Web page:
Objects in tenuous balance will tumble at the slightest nudge.
Objects in tension, on the other hand, are strong.
When you fire a gun you pull with one hand while pushing with the other because in tension there is stability. A pull-up bar in a doorframe can hold 200 pounds because it’s in tension, not in balance. Ethernet contains a pair of wires twisted together, electrons moving in opposing directions, because their opposing magnetic fields cancel each other but also act as a shield to foreign fields that would otherwise disrupt the electrons’ movements.
It’s often said that “extremes are bad” and thus you should “seek balance.” But balance is fragile; it’s the wrong thing to seek.
Seeking tension means taking two strong stances, letting each thrive while keeping the other in check.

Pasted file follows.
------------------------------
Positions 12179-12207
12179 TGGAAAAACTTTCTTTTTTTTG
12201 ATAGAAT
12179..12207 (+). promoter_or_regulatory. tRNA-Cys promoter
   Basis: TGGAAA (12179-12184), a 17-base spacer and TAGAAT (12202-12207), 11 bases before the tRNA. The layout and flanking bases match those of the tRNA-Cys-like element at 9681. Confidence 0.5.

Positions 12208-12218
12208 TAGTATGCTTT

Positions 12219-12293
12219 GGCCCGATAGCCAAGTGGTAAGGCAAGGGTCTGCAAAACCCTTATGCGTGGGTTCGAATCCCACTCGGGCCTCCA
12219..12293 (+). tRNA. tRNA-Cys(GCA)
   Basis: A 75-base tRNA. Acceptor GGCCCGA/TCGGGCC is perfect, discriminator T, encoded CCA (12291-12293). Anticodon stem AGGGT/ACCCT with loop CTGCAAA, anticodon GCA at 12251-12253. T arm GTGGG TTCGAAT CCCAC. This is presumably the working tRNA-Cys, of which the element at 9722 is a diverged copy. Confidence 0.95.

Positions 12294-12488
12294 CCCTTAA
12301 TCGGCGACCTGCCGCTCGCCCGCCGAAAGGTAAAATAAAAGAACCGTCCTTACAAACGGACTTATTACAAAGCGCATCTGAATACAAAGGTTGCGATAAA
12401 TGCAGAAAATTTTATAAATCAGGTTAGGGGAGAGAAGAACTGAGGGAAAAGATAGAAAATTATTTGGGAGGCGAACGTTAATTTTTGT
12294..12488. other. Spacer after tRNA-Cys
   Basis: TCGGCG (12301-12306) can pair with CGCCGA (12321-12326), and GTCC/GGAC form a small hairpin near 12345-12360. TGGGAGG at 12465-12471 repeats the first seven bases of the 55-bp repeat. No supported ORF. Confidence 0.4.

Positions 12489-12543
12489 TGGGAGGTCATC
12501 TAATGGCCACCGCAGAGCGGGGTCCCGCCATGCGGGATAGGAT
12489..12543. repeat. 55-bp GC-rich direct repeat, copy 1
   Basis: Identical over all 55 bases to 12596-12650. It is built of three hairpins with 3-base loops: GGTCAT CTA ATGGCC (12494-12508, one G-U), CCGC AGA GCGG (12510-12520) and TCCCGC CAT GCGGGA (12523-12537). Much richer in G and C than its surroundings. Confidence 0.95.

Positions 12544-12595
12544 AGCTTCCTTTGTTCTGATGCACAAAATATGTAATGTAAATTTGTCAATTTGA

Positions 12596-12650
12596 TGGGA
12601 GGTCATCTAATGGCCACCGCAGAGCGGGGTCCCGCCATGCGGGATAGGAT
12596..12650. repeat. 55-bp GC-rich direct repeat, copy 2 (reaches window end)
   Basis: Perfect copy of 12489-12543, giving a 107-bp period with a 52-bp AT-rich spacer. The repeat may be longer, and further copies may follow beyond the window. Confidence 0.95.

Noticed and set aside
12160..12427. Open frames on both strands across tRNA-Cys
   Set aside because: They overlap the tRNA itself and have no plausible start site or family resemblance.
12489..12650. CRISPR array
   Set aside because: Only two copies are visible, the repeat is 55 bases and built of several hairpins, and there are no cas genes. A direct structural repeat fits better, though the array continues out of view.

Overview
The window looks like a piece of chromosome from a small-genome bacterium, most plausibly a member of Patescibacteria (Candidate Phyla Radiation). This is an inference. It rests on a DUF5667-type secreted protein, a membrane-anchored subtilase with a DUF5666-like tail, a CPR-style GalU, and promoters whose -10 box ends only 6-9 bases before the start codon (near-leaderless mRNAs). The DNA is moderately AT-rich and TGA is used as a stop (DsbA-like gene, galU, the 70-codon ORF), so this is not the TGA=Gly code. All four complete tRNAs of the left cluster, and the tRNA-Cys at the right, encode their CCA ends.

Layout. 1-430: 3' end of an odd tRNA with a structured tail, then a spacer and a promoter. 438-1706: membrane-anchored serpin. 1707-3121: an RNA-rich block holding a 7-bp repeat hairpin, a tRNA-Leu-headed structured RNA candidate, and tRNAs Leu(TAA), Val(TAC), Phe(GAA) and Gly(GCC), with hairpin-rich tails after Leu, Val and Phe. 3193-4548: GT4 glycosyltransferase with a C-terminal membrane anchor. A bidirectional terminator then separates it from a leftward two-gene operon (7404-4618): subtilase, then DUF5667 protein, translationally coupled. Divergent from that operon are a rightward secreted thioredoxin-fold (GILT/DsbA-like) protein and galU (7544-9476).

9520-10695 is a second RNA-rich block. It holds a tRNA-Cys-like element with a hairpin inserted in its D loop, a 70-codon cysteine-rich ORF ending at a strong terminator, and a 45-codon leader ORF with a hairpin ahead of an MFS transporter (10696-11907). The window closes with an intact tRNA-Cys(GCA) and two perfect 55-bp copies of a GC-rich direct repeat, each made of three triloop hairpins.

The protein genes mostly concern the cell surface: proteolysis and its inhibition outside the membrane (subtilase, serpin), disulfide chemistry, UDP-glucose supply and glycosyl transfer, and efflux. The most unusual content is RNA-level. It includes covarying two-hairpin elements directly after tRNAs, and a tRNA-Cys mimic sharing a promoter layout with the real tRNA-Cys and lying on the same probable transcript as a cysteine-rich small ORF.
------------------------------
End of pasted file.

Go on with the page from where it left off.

Seeking balance means starting with two strong stances, then stripping out the powerful bits until both are weak enough to coexist in a gutless truce.
Seeking tension in co-founders or team members means extracting everyone’s best while maintaining decorum and respect. A team wielding excellence, coordinated across multiple areas of expertise, is formidable.
Seeking balance in a team means sanding objections off your ideas until the committee converges, not on the most powerful possibility, but on a grey, uninspiring average that is disagreeable to no one only because it’s empty of meaning.
Extremes can be reckless, but the powerful middle way arises from tension, not balance.